by Hugh Fitzgerald
Hanan Ashrawi, the unpleasant-looking Palestinian propagandist and apparatchik, for decades a member of the PLO’s Executive Committee, who has somehow managed to amass several million dollars on her Palestinian salary, and describes herself modestly as “Fiercely independent. Totally Palestinian & human,” has been sent off the deep end by Secretary Pompeo’s announcement that the American government no longer considers Israeli settlements in the West Bank to violate international law.
Ashrawi describes this announcement as “another blow to international law, justice & peace by a Biblical absolutist waiting for the ‘rapture.'” In Ashrawi’s world, the only non-Jews who could possibly support the Zionists are demented millennarians, all waiting for the “rapture” that will transport true believers to heaven at the Second Coming of Christ. President Trump, and Secretary Pompeo, believe certain things, but neither one has ever expressed belief in the “rapture.”
Ashrawi calls Pompeo’s announcement “a threat to international peace and security.” For good measure, she describes it, ever more wildly, not just as an attempt to “defy international law…but to rewrite it,” and what’s more, “it is an attempt to legalise war crimes.”
Pompeo’s statement in fact, is none of those things. It is a sober recognition that Israel’s claim to the West Bank is based on the Mandate for Palestine itself. By publicly supporting Israel’s position, Pompeo’s statement is more likely to contribute to the only peace between Israel and the Palestinians that can hold: not a “peace” based on treaties, given that Muslims take Muhammad’s Treaty of Hudaibiyya as their model (a treaty with non-Muslims in Mecca that Muhammad broke as soon as he felt his side was sufficiently strong), but rather, one based on deterrence. The 620,00 Israelis in the West Bank and East Jerusalem are a major part of that deterrence. They contribute to “peace and security” by ensuring that Israel will maintain control of the militarily indispensable Judean Heights and the Jordan Valley.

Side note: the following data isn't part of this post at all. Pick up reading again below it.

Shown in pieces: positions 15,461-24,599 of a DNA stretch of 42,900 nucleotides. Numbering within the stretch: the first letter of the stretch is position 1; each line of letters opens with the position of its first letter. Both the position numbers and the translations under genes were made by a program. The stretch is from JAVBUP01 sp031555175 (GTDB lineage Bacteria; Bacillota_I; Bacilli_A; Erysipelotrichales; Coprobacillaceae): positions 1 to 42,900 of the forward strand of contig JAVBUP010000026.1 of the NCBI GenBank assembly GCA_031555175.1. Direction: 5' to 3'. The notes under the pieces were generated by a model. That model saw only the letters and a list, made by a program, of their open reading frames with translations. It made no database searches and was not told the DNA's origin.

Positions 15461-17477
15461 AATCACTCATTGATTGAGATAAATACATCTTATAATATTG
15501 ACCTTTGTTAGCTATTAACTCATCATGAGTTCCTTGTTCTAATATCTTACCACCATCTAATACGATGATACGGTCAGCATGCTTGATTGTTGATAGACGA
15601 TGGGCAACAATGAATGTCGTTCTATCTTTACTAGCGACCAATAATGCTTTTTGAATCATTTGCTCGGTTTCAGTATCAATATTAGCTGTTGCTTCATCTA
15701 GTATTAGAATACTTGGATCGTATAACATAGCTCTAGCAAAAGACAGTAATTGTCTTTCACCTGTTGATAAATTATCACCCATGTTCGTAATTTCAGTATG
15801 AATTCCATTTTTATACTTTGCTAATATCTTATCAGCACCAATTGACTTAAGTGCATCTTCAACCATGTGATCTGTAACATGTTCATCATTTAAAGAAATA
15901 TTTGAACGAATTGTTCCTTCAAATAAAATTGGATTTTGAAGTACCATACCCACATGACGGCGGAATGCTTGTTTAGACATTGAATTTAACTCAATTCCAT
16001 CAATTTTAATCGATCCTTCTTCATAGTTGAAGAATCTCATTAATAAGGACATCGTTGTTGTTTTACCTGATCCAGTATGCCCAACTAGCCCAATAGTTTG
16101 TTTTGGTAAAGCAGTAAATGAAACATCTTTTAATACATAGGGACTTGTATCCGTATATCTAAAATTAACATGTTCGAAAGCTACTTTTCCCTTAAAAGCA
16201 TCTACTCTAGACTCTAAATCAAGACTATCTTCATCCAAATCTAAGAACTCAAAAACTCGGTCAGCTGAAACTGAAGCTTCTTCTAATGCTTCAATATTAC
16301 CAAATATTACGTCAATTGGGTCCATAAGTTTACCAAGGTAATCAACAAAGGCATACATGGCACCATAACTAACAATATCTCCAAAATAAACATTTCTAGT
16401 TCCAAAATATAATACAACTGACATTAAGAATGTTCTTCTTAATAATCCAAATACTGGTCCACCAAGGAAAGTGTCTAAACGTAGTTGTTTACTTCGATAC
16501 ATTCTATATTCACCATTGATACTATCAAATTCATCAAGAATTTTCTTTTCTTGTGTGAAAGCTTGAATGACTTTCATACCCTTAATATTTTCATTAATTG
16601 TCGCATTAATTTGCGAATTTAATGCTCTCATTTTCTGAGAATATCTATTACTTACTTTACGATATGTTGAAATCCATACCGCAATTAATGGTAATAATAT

Ashrawi told an Emirati paper, The National, that US President Donald Trump and Secretary of State Mike Pompeo were “trying to reshape the world” by “allowing” Israel to accelerate construction of illegal outposts. It gave a red light to Israel in its “policy of expansionism.”
Trump and Pompeo are not “allowing” Israel to do anything. The Israelis do not need American permission to build settlements in territory that was assigned to them, as part of the future Jewish National Home, by the Mandate for Palestine. Nor are they “accelerating” construction of what she wrongly describes as “illegal outposts.” Israel has in fact been slowing its West Bank construction, not for ideological reasons, but for practical ones: it’s running out of suitable land on which to build. As for Israel’s supposed “policy of expansionism,” Hanan Ashrawi needs to be reminded that Israel returned to Egypt the entire Sinai, constituting 95% of the territory Israel won in the Six-Day War. Some expansionism.
“This is a licence to kill,” Ms Ashrawi said. “Clearly it is a green light, and an active encouragement. I don’t think they can do any more. They have attacked every single component of the Palestinians.”